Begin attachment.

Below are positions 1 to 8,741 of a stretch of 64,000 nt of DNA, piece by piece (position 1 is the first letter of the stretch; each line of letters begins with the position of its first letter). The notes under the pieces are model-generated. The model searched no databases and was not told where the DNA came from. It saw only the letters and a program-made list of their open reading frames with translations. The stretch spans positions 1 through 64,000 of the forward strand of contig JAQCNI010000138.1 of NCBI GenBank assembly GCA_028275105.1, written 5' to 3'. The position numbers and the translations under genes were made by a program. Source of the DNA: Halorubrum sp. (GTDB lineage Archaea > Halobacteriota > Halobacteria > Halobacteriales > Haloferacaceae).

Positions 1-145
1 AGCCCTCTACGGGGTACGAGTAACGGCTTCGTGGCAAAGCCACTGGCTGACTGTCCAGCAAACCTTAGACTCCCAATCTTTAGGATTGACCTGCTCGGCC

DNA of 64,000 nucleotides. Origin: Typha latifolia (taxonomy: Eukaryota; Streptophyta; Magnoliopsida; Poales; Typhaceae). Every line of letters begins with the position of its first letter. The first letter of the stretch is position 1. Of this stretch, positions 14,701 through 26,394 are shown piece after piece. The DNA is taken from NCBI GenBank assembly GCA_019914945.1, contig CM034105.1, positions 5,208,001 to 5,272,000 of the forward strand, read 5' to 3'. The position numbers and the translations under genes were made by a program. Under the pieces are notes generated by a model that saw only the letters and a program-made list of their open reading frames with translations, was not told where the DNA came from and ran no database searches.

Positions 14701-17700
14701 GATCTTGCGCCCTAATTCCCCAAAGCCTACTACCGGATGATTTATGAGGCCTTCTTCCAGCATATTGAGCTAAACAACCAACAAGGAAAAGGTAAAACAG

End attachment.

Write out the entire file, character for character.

Below are positions 1 to 8,741 of a stretch of 64,000 nt of DNA, piece by piece (position 1 is the first letter of the stretch; each line of letters begins with the position of its first letter). The notes under the pieces are model-generated. The model searched no databases and was not told where the DNA came from. It saw only the letters and a program-made list of their open reading frames with translations. The stretch spans positions 1 through 64,000 of the forward strand of contig JAQCNI010000138.1 of NCBI GenBank assembly GCA_028275105.1, written 5' to 3'. The position numbers and the translations under genes were made by a program. Source of the DNA: Halorubrum sp. (GTDB lineage Archaea > Halobacteriota > Halobacteria > Halobacteriales > Haloferacaceae).

Positions 1-145
1 AGCCCTCTACGGGGTACGAGTAACGGCTTCGTGGCAAAGCCACTGGCTGACTGTCCAGCAAACCTTAGACTCCCAATCTTTAGGATTGACCTGCTCGGCC

DNA of 64,000 nucleotides. Origin: Typha latifolia (taxonomy: Eukaryota; Streptophyta; Magnoliopsida; Poales; Typhaceae). Every line of letters begins with the position of its first letter. The first letter of the stretch is position 1. Of this stretch, positions 14,701 through 26,394 are shown piece after piece. The DNA is taken from NCBI GenBank assembly GCA_019914945.1, contig CM034105.1, positions 5,208,001 to 5,272,000 of the forward strand, read 5' to 3'. The position numbers and the translations under genes were made by a program. Under the pieces are notes generated by a model that saw only the letters and a program-made list of their open reading frames with translations, was not told where the DNA came from and ran no database searches.

Positions 14701-17700
14701 GATCTTGCGCCCTAATTCCCCAAAGCCTACTACCGGATGATTTATGAGGCCTTCTTCCAGCATATTGAGCTAAACAACCAACAAGGAAAAGGTAAAACAG